More About Ewing Sarcoma 

Ewing sarcoma is a rare type of cancer. It’s most common in children and teens between the ages 10 and 19. It usually grows in bone, but it can also grow in soft tissue that’s connected to the bone. This may include tendons, ligaments, cartilage, or muscles.

Ewing sarcoma most often grows in:

  • Bones of the legs, hips and pelvis, chest, and arms
  • Soft tissue of the torso, arms, and legs
The exact cause of Ewing sarcoma is not known. The cancer may be caused by changes in the DNA of the cells. These changes are not passed on from parents to children. They happen by chance.

Symptoms can occur a bit differently in each child. They can include:

  • Pain around the site of the tumor that may come and go, but gets worse over time, with activity, and at night
  • Swelling  around the site of the tumor
  • A lump (mass)
  • Fever
  • Weight loss
  • Feeling tired

The symptoms of Ewing sarcoma can be like other health conditions. Make sure your child sees a healthcare provider for a diagnosis.

Your child's healthcare provider will ask about your child's health history and symptoms. He or she will examine your child.  Your child may be referred to a specialist. This may be a bone specialist (orthopedic surgeon) or a bone cancer specialist (orthopedic oncologist). Your child may have tests such as:

  • X-ray. An X-ray uses a small amount of radiation to take pictures of bones and other body tissues.
  • Blood tests. The blood is tested to look for signs of Ewing sarcoma. Genetic testing may also be done to look for DNA changes that can cause the cancer.
  • CT scan. This test uses a series of X-rays and a computer  to make detailed images of the body.
  • MRI. This test uses large magnets, radio waves, and a computer to make detailed images of the inside of the body.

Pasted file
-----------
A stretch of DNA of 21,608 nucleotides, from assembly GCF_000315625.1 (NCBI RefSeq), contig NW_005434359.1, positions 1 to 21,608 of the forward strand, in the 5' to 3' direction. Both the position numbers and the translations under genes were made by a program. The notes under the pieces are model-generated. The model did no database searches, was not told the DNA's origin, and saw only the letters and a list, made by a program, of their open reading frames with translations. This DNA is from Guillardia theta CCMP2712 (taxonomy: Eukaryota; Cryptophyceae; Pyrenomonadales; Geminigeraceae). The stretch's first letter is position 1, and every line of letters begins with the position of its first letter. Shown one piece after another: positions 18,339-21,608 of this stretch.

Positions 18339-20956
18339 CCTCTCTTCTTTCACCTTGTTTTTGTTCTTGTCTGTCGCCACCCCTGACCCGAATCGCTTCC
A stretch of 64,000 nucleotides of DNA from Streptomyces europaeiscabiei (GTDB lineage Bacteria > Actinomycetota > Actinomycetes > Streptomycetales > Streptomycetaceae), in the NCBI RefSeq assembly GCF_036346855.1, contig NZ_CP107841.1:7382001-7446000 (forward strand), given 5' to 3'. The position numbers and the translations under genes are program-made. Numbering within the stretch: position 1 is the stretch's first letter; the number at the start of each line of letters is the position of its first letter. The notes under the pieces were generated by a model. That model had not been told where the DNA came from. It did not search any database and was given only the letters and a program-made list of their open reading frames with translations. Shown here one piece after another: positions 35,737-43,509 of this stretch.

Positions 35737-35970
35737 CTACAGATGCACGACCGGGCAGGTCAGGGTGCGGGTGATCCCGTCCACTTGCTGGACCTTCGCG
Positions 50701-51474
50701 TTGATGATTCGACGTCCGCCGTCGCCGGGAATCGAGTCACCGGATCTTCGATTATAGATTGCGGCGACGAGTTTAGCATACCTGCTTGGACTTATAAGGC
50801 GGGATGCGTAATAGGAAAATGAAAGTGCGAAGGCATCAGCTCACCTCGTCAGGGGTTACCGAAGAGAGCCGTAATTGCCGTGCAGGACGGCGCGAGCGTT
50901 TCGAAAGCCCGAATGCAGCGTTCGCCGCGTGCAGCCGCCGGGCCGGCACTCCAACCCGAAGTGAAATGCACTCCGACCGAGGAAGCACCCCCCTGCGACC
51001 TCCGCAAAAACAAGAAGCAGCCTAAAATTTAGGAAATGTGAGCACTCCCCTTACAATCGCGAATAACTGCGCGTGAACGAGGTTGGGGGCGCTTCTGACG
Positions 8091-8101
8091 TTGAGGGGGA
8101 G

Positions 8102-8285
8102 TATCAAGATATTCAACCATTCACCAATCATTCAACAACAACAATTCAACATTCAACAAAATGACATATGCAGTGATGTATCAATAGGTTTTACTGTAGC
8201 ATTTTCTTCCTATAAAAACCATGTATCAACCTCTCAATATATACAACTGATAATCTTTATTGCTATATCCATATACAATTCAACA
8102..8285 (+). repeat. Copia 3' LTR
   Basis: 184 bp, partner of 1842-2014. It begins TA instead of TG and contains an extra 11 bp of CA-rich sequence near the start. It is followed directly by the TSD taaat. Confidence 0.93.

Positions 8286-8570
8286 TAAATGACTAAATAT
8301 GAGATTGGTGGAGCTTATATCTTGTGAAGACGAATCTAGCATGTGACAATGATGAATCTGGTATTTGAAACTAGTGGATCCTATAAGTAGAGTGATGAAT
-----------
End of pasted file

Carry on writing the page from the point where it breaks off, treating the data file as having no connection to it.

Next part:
• Bone scan. A small amount of dye is injected into a vein. The whole body is scanned. The dye shows up in areas where there may be cancer.
  • Positron emission tomography (PET) scan. For this test, a radioactive sugar is injected into the bloodstream. Cancer cells use more sugar than normal cells, so the sugar will collect in cancer cells. A special camera is used to see where the radioactive sugar is in the body. A PET scan can sometimes spot cancer cells in different areas of the body, even when they can’t be seen by other tests. This test is often used in combination with a CT scan. This is called a PET/CT scan.
  • Bone marrow aspiration or biopsy. Bone marrow is found in the center of some bones. It’s where blood cells are made. A small amount of bone marrow fluid may be taken. This is called aspiration. Or solid bone marrow tissue may be taken. This is called a core biopsy. Bone marrow is usually taken from the hip bone. This test may be done to see if cancer cells have reached the bone marrow.
  • Tumor biopsy. A sample of the tumor is taken. It may be taken with a needle or by a surgical cut (incision). It is checked under a microscope for cancer cells. A biopsy is needed to diagnose neuroblastoma. 

Part of diagnosing cancer is called staging. Staging checks the size and location of the main tumor, if it has spread, and where it has spread. Ewing sarcoma may be stage 1, 2, or 3 with sub-stages. Talk with your child's oncologist about your child's stage and what it means. Staging also helps to decide the treatment.